Sediment and Erosion Design Guide

Sediment and Erosion Design Guide

Development in southern Sandoval County, where arroyos are the primary conduit for passage of overland runoff and watershed-derived sediment, poses complex problems for planning and regulatory agencies and developers.

Due to the dynamic nature of arroyos, it is imperative that appropriate steps be taken to protect adjacent structures and facilities from damage due to flooding and erosion.

Lining of the arroyos with nonerosive or erosion-resistant material is a common protection method; however, the cost associated with this “hard lining,” in terms of construction and maintenance, as well as degradation of the natural environment, may be unacceptable. The Southern Sandoval County Flood Control Authority (SSCAFCA) desires to maintain arroyos within their area in a condition that is as safe as possible and in a natural or naturalistic condition, protecting the local environment and meeting policy goals of other governmental agencies. By use of setbacks and selective stabilization, natural and naturalistic arroyos and watercourses can provide protection to adjacent property similar to that provided by lined channels.

The purpose of this manual is to provide guidance for the analysis of sediment areas and arroyos in the SSCAFCA jurisdictional area, including methods for evaluating the potential effect of proposed structures or activities on the vertical and lateral stability of the arroyos and drainageways, and for establishing the Lateral Erosion Envelope (LEE) line. The LEE line is a boundary along an arroyo or drainageway that would have a low possibility of being disturbed by
erosion, scour, or lateral migration of a natural (unlined) arroyo by storms up to and including the 100-year storm. Click on LEE Brochure for more information on LEE Lines.
This Design Guide describes basic concepts related to the physical processes that control arroyo behavior, provides engineering tools that can be used to quantitatively analyze specific processes, and provides guidance on combining these tools to predict short- and long-term arroyo behavior.

Download the Sediment and Erosion Design Guide in its entirety below:

Sediment and Erosion Design Guide (PDF, 5.1 MB)

Erosion from wind and rain can cause damage to your property.

It also creates sediment that is discharged into our drainage systems and waterways. Storm runoff carries sediment and pollutants to the Rio Grande, and causes local governments to spend money to clean streets and repair bridges.

At SSCAFCA, we encourage all property owners to implement erosion-control measures.

When you incorporate these measures, you can minimize or eliminate the damage caused to your property by erosion. By keeping rainfall on your property, you can prevent it from causing erosion to your soil or neighboring properties, as well as prevent sediment and pollutants from reaching the Rio Grande River. When properly controlled and utilized, rainfall can be used to irrigate landscaping, instead of using our aquifer’s supply of water. Every gallon harvested for landscape use is a gallon saved from the aquifer.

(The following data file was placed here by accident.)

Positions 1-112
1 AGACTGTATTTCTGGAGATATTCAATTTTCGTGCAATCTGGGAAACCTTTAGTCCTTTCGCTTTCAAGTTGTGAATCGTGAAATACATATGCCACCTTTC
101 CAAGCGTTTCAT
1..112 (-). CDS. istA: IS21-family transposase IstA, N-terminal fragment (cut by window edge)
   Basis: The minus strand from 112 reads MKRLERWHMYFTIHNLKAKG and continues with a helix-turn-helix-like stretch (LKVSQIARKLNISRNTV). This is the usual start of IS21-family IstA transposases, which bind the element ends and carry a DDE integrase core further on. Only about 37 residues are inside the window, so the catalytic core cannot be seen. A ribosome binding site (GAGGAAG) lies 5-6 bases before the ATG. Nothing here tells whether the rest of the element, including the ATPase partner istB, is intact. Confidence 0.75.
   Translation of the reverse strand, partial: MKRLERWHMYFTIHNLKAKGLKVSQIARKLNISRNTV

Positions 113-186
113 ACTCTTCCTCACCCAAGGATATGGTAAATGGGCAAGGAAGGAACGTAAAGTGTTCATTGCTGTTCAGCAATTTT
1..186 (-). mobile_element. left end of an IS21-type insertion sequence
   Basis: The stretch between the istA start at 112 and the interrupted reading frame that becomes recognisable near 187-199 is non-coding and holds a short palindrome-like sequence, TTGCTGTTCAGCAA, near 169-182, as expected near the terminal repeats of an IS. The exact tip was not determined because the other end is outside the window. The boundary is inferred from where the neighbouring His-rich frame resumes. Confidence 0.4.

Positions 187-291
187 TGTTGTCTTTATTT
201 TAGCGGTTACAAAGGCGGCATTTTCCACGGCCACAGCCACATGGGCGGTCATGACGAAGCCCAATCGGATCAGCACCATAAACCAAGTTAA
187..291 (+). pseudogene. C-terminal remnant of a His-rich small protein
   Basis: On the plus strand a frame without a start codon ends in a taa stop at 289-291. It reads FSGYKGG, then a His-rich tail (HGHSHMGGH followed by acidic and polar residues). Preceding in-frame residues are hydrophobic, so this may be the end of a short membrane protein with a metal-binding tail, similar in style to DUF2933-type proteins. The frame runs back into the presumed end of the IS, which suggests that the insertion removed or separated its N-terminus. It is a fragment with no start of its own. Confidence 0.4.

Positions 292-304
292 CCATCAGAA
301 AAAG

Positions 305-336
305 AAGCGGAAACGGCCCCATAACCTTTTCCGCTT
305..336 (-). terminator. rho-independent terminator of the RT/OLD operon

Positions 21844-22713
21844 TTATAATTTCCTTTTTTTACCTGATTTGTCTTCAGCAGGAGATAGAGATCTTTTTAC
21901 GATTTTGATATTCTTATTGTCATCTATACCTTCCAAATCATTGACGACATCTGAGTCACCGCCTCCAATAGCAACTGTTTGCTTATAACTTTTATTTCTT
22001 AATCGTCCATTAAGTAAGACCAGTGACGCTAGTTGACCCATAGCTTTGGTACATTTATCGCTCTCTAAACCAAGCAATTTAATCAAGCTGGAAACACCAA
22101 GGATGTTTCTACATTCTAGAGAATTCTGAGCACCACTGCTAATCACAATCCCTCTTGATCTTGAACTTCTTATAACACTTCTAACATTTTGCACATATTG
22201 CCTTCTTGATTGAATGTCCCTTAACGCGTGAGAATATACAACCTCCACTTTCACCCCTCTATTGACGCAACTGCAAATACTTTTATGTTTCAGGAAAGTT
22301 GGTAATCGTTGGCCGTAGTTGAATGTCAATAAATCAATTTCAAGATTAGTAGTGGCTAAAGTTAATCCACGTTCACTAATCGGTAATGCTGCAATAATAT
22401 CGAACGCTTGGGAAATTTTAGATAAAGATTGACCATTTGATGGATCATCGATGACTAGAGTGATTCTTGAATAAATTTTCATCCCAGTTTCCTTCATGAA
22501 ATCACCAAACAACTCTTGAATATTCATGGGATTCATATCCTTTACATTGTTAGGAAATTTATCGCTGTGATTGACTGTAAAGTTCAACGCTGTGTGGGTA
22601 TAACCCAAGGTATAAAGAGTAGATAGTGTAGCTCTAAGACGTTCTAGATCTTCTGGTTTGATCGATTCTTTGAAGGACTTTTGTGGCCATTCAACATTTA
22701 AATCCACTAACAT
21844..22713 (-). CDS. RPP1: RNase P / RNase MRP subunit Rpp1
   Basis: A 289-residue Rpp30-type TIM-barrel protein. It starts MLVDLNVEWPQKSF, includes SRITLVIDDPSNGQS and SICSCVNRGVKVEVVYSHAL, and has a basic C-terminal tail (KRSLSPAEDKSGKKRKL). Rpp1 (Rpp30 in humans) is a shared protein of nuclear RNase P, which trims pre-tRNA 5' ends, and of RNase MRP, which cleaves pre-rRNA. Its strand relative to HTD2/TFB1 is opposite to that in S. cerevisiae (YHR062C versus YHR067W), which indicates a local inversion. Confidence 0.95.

While there are companies and consultants who you can contact for erosion control, many homeowners can resolve problems using the techniques
listed here.

Erosion Control Techniques


Contours are imaginary lines that follow equal elevation points on your landscape. By creating a ditch or swale along the contour, water will spread laterally in the ditch and soak into the soil, instead of flowing downhill and eroding the slope.


Swales are the depression or ditch you can dig to move rainfall to a desired location. Because water collects here, swales are a great place to plant trees, shrubs or nonxeric plants.


Boomerangs are small half-circle mounds of dirt on the downhill side of shrubs or trees. These allow water to be trapped where the plant can use it, instead of running downhill and gathering speed as it travels.


Surge basins

Surge basinscollect large amounts of water, such as rainfall from downspouts and the run-off from hard-scapes such as paved driveways or patios. Because surge basins are designed for high-capacity surges, they need to slow the water’s speed. For best results, locate the surge basin away from your home’s foundation. Line it with a geosynthetic fabric and secure it on the ground with landscape staples. This fabric will keep the water from undercutting the soil beneath decorative rock or another suitable material. Using rocks also slows the speed of the water. In areas of slow moving water, the fabric can be omitted and an organic mulch used instead.


Mulch can also be an effective erosion control material. Fibrous, woody mulches work best in our area’s heavy but infrequent downpours. Lighter weight mulches such as crushed nut shells or fi nely shredded bark or leaves often wash away. Mulches not only absorb water, but act as tiny dams to slow the speed of water. By keeping water in the soil, native plants can be established and their root systems will also stabilize the ground.


Sponges are buried organic materials that will absorb water and retain it where it can benefi t plants. Following your contours, dig a trench that is 8 to 12 inches deep and 4 to 6 inches wide. Fill that trench with a fl ake from a straw bale, filling back in with the original soil. Sponges made from straw, compost, even newspaper or old telephone books will absorb many gallons of water, controlling runoff and providing an ideal planting environment for many years. Steeper slopes can be lined with entire bales, staked into place.


Overflows are channels that would allow rising water in the surge basin to have an appropriate, controlled exit. Overflows should be placed to deliberately take this water to a place you want it in your landscaping, and should be lined with fabric and rock.